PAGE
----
The subject of Premier League Live TV games has been headline news once again.
Or rather, the amounts of cash that will be earned in the future, has dominated debate.
This week saw confirmation of five of the available seven packages when it comes to UK TV broadcasting rights of Premier League live TV games.
This is for the period covering seasons 2019/20, 2020/21 and 2021/22.
The cash from overseas rights is set to remain around the same level at worst, or more likely show an increase compared to the current position. The overseas money arrives via deals struck country by country or region by region and with a number still to be agreed, the ones already signed off all but confirms that the current levels will be at least matched.
The five UK deals so far agreed, cover 160 of the 380 Premier League matches each season for 2019-22.
They have already guaranteed £4.46bn per season in the new deal, with the UK live rights paying a total of £5.14bn over the course of the current three year contracts.
The two remaining packages are yet to be confirmed and they cover another 40 Premier League Live TV games.
The current contracts mean that broadcasters are paying on average £10.2m per game for UK rights. However, the deals for the 160 matches so far, are only paying on average £9.3m per match.
The two remaining packages are generally agreed to be less attractive than the other five, so the expectation that the price per game paid for those 40 games will be lower again than the £9.3m per match already agreed for the 160 so far.
So what we are talking about here is that the 20 Premier League clubs have agreed to far more Premier League Live TV games, to guarantee they continue to get at least the same amount of money. With the final UK rights for all 200 live matches unlikely to be much higher, if anything, than the current £5.14bn banked over this three year deal of which the 2017/18 season is the middle one of it.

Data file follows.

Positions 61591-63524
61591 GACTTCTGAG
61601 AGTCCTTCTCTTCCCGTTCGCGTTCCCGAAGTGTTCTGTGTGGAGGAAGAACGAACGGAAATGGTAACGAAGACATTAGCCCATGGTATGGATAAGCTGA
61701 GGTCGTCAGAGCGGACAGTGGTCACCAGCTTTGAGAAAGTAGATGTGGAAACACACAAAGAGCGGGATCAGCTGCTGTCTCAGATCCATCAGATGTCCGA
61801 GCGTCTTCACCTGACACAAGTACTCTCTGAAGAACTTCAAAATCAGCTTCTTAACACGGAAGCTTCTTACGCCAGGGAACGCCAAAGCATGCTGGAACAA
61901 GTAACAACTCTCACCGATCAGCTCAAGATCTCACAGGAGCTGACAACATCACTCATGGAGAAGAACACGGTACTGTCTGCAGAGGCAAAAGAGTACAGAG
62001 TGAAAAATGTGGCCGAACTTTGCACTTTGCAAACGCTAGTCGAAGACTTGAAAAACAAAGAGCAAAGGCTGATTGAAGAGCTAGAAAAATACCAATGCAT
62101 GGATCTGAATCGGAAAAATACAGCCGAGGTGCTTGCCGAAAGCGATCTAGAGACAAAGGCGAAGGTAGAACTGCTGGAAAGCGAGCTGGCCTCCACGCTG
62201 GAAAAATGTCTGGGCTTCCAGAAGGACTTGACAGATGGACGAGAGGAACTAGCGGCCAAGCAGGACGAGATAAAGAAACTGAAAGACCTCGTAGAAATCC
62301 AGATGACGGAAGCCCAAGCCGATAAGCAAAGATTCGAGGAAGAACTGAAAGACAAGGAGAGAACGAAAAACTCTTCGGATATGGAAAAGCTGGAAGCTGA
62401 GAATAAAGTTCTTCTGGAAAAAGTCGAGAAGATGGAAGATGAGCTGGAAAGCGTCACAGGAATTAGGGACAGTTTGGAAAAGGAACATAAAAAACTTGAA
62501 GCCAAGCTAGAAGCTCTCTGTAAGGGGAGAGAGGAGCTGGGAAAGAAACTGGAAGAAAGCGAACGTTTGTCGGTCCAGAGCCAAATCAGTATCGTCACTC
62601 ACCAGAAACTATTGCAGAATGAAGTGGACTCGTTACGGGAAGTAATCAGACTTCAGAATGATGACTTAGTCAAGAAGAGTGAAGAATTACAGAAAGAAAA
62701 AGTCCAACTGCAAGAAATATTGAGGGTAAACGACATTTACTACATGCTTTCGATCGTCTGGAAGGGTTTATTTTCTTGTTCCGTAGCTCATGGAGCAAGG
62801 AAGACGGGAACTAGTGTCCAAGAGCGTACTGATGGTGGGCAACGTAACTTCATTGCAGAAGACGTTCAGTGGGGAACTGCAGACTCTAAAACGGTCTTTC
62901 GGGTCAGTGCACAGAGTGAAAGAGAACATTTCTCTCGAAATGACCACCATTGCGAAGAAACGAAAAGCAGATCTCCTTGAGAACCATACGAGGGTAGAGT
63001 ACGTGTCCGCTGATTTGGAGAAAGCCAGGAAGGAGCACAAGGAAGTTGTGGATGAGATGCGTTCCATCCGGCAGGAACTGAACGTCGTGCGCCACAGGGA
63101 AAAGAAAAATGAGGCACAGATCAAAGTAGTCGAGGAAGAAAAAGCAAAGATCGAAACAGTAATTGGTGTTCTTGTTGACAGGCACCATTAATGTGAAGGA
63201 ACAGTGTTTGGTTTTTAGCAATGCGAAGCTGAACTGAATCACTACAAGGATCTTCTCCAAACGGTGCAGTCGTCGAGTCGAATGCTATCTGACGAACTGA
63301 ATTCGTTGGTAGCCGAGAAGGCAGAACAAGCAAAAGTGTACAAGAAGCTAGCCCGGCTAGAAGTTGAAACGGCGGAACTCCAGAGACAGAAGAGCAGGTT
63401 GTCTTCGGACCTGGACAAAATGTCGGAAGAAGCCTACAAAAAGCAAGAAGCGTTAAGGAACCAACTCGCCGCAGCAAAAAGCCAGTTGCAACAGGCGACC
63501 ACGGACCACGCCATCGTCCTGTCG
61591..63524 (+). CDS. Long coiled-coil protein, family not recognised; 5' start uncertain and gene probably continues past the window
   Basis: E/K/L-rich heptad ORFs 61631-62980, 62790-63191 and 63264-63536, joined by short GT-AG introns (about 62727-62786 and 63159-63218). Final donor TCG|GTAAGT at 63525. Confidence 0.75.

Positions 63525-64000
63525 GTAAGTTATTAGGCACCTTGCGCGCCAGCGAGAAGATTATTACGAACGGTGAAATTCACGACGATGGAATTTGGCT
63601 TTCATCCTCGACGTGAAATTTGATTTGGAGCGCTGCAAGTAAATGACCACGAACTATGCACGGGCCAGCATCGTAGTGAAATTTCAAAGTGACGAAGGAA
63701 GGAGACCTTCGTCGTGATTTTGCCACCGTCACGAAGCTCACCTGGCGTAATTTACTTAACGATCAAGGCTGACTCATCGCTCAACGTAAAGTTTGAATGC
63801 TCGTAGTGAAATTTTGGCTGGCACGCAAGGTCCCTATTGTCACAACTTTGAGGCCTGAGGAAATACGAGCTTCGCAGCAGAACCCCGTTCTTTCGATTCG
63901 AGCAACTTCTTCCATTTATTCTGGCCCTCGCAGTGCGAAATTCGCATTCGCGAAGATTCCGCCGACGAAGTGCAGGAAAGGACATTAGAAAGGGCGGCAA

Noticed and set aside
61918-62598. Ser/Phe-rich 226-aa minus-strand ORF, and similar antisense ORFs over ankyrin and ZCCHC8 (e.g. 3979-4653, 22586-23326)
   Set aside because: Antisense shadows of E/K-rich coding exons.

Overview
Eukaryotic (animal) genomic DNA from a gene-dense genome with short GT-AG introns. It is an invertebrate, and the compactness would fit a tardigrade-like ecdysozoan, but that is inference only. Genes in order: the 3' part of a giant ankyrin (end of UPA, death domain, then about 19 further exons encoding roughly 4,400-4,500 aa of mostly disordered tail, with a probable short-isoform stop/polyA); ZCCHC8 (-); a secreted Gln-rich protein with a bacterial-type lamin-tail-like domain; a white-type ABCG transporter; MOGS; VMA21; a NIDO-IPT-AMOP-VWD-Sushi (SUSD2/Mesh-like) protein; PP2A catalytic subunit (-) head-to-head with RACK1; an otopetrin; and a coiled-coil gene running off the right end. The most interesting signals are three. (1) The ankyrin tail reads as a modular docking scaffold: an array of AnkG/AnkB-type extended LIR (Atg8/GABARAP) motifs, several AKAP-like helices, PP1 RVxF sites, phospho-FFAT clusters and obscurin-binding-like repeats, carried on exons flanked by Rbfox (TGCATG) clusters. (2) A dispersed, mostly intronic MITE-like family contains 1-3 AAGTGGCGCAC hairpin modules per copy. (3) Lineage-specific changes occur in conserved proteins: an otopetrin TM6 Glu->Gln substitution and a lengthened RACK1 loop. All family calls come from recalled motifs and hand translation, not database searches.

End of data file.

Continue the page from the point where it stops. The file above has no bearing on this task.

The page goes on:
When we get to the end of these next contracts (2021/22), it will mean we have had 30 years of the Premier League, and the chase for TV cash has been ever escalating.
This is how many Premier League Live TV games were shown in the UK in each period:
For the first time, a majority of Premier League matches will be shown live when the new contracts kick in for the 2019/20 season, with 200 of the 380 broadcast live in the UK.
The very first contract (seasons 1992/93, 1993/94, 1994/95) saw only 60 of 420 PL games shown live, at this time there were still 22 clubs in the top tier, so 40 more matches.
That was less than 15% of matches sold off for live coverage.
As you can see, the greed of club owners at the expense and inconvenience of match going fans, has seen that percentage of live matches sold off, increasing substantially.
The current figure of 168 live matches from a total of 380 represents 44%.
When we then move to 200 of 380 it will be 53%.
How many fans who pay to go to matches would vote (if given the chance) in favour of this relentless urge to bank more TV money?
Newcastle fans have already seen 16 of their first 31 Premier League matches chosen for live UK broadcast with almost certainly more to come.
This follows a pattern over the years where despite regular failure on the pitch, a disproportionately higher number of NUFC matches are chosen, ahead of all but a handful of other clubs.
When Sky Sports viewing figures dipped last season, Newcastle United were even mentioned as a key factor in that, due to dropping into the Championship.
So if 44% of Premier League matches are currently shown live and Newcastle’s figure is likely to be at least 50% or more, when it rises to 53% of PL games overall in the new contracts, fair to assume that at least 60% of Newcastle matches will be shown live.
For those of us who are 3pm Saturday afternoon traditionalists, they will be increasingly rare in the future.